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Conception

sperm and egg

Once a girl starts having periods this is a sign that she is able to get pregnant, regardless of how old she is.

Many people don't realise that it's possible to get pregnant if sperm comes into contact with your vagina, and that you don’t have to be having unprotected sex for this to happen.

Conception is a crucial part of the process of having a baby. Whilst by itself this is a straightforward process, there are lots of different things which can affect the likelihood of a woman becoming pregnant, such as smoking, diet, weight and other health conditions.

Here's how conception works:


1. Eggs

As girls get older and mature into women, their bodies start releasing the eggs which will enable them to become mothers. These eggs are released from the ovaries and travel to the uterus (womb) via the fallopian tubes, where it is possible that they may meet sperm if the woman has unprotected vaginal sex.

Women's ovaries release an egg every month - this causes the body to prepare for a possible pregnancy. The main way it does this is by releasing lots of hormones and by thickening the lining of the womb for the egg to embed in if it gets fertilised.

If the egg does not get fertilised the body gets rid of the egg and the womb lining. This process is called menstruation, or having a period.


2. Sperm

As boys get older and mature into men their bodies start producing sperm, which will enable them to become fathers.

Sperm are produced in the testicles (balls) and are released out of the penis through ejaculation.

To help carry the sperm to reach an egg, they are released in a whiteish liquid called semen.

Millions of sperm are released when a man ejaculates, but it only takes one sperm to fertilise an egg.


3. Sex

During unprotected vaginal sex sperm may get the chance to reach an egg and cause fertilisation, as it can travel through the vagina to the womb. This is most likely to happen when a man ejaculates inside a woman, because there will be millions of sperm swimming to meet the egg.

However, it could also happen if a man has sex and does not ejaculate. This is because as soon as a man gets an erection (hard-on), he produces a small amount of fluid called pre-cum and it is possible that this might contain sperm.

Once inside the vagina, the sperm in the pre-cum could also go and meet an egg. Remember, it only takes one to fertilise the egg!


What happens in the womb

Conception occurs when sperm from a man meets an egg from a woman and these two cells combine to create a fertilised egg, which then has the possibility of becoming a foetus.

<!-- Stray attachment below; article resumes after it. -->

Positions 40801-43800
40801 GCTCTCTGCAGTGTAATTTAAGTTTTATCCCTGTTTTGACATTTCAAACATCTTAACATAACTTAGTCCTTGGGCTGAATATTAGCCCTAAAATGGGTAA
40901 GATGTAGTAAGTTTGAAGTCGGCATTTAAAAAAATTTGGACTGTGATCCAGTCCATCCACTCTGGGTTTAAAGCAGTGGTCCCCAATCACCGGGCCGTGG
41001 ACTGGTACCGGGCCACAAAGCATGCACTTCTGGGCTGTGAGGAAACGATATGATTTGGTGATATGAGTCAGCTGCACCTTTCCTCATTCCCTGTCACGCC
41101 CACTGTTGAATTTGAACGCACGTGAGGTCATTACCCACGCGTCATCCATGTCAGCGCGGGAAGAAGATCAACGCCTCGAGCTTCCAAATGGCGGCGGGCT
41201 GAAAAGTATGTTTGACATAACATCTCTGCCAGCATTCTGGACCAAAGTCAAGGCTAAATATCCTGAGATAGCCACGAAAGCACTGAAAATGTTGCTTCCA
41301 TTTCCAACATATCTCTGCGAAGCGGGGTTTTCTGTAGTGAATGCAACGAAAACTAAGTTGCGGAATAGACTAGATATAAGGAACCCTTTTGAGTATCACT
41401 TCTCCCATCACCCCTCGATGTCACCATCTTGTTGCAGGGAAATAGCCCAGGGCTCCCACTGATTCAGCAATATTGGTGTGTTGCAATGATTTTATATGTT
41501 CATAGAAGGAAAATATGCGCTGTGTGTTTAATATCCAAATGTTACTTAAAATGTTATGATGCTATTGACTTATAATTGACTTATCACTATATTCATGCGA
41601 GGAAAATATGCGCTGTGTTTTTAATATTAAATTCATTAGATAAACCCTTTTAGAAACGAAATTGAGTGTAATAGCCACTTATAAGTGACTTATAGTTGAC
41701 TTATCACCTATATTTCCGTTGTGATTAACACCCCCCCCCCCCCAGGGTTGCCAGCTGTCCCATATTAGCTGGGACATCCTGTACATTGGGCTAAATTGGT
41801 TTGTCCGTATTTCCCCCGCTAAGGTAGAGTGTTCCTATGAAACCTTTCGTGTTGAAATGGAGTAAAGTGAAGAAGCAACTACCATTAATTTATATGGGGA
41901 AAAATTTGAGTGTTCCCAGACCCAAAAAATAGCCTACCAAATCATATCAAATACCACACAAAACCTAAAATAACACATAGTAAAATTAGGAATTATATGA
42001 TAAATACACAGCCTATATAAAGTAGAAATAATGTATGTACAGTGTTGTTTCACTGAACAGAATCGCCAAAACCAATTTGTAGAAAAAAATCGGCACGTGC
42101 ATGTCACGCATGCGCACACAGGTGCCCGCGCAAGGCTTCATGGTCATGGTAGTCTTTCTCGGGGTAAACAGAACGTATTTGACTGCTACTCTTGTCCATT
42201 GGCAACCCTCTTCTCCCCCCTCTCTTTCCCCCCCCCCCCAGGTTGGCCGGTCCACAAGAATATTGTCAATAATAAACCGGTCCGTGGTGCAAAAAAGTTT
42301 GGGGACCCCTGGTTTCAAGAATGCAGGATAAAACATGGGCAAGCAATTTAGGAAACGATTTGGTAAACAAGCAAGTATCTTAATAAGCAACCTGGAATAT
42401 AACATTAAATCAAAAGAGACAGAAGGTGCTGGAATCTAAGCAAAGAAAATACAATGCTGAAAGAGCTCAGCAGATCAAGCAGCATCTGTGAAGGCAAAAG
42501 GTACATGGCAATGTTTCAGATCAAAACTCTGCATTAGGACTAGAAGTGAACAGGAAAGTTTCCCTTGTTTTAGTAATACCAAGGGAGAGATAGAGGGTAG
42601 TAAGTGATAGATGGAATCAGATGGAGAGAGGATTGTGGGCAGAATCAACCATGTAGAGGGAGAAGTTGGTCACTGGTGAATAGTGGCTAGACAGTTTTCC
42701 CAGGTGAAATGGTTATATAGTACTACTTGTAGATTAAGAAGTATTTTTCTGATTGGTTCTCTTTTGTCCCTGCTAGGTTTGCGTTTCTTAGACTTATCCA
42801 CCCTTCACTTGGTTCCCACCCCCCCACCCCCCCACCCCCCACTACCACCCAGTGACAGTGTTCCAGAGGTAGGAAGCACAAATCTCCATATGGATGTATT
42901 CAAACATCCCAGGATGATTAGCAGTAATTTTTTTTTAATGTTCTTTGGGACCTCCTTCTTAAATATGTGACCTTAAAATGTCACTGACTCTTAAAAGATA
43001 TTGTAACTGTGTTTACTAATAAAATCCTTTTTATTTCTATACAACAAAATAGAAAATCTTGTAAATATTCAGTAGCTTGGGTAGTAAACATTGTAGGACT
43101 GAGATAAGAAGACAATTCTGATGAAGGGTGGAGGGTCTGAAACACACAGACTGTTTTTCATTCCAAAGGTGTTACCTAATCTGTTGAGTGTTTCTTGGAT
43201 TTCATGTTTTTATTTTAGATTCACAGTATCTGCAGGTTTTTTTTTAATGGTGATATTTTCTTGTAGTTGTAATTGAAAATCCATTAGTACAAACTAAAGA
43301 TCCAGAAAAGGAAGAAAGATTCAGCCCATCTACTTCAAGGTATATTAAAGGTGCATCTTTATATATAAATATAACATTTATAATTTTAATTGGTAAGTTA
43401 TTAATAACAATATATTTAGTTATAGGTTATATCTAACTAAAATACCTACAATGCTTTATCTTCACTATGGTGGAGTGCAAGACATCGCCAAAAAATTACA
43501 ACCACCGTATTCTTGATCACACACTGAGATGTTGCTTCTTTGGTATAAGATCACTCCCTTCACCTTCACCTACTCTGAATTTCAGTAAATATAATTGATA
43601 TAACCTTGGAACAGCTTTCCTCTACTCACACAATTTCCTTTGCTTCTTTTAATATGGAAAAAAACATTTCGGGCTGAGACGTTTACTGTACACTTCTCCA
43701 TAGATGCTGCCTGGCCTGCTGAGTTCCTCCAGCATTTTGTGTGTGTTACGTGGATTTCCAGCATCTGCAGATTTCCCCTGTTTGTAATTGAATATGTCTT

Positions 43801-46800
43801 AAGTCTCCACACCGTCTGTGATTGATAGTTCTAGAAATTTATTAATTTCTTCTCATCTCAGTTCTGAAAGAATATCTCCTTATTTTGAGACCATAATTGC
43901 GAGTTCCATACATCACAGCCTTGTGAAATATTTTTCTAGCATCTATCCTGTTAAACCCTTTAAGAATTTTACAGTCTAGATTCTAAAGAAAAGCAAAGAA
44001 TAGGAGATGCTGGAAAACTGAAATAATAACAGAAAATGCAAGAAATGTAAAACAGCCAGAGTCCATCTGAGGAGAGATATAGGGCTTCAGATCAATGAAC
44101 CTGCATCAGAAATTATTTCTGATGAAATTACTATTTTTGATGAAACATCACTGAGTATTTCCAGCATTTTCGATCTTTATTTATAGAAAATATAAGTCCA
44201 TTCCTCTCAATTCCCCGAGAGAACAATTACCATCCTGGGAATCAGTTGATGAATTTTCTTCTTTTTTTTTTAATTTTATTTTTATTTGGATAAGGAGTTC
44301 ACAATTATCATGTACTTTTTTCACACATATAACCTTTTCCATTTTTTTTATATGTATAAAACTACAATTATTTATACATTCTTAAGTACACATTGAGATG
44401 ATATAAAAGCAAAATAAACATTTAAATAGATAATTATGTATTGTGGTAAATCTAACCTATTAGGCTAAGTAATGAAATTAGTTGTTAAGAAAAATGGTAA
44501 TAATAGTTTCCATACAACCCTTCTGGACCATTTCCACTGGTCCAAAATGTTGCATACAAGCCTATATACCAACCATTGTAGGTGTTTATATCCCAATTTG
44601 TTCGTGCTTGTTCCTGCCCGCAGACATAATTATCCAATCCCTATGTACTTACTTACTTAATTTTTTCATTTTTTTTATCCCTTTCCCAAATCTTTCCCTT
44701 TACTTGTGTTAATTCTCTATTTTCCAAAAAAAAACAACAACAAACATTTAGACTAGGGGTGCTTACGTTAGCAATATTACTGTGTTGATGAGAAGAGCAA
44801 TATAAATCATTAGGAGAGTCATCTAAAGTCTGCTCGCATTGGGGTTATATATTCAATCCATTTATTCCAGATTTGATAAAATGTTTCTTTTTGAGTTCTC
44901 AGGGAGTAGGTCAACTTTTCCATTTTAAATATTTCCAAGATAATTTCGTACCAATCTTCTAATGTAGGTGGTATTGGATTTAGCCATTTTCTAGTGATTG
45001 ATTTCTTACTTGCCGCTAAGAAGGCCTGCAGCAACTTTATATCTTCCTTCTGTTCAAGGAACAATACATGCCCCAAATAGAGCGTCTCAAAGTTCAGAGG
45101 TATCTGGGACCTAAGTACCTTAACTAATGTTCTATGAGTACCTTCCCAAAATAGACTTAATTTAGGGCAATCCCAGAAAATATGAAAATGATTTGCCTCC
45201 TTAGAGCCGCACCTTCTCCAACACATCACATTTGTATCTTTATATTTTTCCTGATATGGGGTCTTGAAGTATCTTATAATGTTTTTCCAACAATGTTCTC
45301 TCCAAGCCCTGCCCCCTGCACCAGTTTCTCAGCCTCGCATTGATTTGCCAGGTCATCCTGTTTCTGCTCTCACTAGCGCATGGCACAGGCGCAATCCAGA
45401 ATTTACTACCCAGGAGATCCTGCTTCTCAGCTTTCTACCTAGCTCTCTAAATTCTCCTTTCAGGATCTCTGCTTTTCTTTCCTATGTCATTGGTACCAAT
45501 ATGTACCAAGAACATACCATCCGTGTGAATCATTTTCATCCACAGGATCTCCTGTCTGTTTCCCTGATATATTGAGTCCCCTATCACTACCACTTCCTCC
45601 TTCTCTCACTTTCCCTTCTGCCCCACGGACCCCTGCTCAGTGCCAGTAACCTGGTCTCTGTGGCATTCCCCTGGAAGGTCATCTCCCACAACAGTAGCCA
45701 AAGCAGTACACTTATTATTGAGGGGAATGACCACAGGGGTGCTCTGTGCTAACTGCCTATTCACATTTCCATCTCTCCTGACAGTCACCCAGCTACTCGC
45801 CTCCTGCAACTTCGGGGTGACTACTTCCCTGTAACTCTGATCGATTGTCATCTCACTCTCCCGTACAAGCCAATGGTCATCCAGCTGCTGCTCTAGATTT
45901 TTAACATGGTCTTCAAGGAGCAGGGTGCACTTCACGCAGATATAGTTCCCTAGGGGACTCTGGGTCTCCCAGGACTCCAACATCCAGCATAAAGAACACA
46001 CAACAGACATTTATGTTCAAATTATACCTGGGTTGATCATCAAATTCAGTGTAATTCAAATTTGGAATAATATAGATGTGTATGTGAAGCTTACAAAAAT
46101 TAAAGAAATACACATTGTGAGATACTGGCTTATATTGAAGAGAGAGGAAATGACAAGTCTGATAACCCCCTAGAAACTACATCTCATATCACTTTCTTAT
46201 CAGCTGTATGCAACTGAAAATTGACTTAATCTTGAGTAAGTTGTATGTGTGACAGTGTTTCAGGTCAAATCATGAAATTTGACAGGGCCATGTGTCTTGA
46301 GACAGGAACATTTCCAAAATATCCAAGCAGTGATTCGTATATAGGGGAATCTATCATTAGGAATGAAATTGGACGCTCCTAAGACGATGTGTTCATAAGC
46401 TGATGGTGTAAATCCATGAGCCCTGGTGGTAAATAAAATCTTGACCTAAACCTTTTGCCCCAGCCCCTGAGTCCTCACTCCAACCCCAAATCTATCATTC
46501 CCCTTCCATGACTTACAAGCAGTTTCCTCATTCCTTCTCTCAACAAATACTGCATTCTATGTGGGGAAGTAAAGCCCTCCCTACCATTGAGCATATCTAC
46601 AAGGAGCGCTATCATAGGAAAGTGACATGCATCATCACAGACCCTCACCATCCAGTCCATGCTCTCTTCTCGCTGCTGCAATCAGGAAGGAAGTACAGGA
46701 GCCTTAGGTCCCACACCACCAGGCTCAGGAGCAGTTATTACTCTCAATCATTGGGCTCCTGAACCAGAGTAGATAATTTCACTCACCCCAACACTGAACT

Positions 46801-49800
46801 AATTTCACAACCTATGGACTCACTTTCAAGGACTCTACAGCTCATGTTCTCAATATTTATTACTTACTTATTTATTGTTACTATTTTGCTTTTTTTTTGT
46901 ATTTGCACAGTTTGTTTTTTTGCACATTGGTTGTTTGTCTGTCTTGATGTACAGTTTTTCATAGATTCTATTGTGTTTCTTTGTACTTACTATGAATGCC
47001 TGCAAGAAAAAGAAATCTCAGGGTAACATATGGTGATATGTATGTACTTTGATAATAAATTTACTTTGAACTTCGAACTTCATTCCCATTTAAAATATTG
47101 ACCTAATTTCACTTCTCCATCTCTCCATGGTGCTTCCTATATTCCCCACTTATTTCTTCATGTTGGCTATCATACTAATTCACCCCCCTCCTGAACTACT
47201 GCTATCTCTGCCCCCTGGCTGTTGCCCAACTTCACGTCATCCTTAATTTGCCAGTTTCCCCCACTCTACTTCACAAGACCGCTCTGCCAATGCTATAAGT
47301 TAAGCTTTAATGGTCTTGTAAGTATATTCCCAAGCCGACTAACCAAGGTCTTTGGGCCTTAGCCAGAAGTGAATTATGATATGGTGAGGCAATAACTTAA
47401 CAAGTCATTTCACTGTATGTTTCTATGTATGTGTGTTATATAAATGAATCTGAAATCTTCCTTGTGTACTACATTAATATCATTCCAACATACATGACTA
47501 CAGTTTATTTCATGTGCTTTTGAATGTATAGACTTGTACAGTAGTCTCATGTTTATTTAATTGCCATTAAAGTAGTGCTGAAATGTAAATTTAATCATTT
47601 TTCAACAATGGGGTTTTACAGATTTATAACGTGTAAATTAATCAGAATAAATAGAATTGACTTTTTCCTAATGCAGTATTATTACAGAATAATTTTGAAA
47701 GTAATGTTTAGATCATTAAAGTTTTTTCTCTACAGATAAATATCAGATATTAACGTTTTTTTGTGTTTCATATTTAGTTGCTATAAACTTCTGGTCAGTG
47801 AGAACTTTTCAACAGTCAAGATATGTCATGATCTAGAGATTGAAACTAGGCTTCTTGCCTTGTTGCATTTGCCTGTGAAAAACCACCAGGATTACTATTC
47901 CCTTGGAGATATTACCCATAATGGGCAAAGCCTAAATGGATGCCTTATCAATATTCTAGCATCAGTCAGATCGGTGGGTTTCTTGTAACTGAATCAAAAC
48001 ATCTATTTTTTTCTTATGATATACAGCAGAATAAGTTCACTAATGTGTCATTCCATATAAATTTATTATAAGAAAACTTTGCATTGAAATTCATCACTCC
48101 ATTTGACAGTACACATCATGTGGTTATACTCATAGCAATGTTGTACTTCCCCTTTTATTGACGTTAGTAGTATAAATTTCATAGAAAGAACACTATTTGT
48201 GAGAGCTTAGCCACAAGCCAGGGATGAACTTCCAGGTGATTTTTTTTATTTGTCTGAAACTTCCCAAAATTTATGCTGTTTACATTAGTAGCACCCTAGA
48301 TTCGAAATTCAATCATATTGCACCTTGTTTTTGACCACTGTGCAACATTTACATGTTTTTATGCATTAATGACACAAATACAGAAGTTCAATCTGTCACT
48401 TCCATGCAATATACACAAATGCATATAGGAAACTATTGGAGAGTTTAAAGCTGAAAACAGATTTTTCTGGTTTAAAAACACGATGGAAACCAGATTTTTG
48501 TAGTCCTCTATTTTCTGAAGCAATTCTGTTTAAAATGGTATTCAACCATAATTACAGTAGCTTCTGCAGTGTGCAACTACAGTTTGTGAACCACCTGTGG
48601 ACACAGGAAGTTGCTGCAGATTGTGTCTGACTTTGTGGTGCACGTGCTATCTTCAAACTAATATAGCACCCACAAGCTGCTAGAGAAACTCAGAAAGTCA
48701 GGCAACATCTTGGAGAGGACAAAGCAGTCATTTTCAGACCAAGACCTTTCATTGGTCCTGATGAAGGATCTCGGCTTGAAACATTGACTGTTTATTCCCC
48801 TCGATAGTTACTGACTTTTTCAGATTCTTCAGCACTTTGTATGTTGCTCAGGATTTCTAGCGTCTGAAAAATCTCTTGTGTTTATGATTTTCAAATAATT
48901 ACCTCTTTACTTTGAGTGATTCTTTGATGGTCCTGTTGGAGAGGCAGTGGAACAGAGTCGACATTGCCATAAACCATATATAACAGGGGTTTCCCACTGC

A foetus is the first stage in the growth of a baby in a woman's womb. If you have a foetus then you're pregnant. If the foetus grows into a baby and there is no miscarriage or abortion, then nine months later a baby will be born.

This process usually happens through penetrative vaginal sex, but may also happen with the help of doctors inside or outside of the body.

Conception occurring does not mean that the egg will definitely become a baby, as it has to develop a lot more for this to happen. Sometimes eggs are fertilised and do not develop enough to become a foetus.


When is it safe to have unprotected sex?

There are times of the month when it is easier for a woman to get pregnant.

Once an egg has been released it only lives for around one day; but it is difficult to know exactly when an egg has been released.

No time of the month can ever be seen as a safe time to have sex because of this uncertainty.

Even if your periods are regular, you can randomly release an egg at a time which is not usual for you and unexpectedly become pregnant.

Since sperm can survive inside your body for up to seven days, it is possible that it could still be around to fertilise any eggs released after you have had sex. It is difficult to know when these processes are happening -  so it is always best to use some kind of contraception if you do not want to become pregnant.

 


The Information Standard: Certified member

This article was last reviewed on 18/8/2015 by T. Kelaart

Date due for the next review: 17/8/2018

Content Author: Mandy Tyson

Current Owner: Clinical Services

More information:

Planning a pregnancy, fpa

Dr D Herbenick, Q&A: Can You Get Pregnant From Pre-Cum?, Kinsey Confidential (2005)

Family Planning Association – Understanding reproduction

NHS Choices – Getting Pregnant

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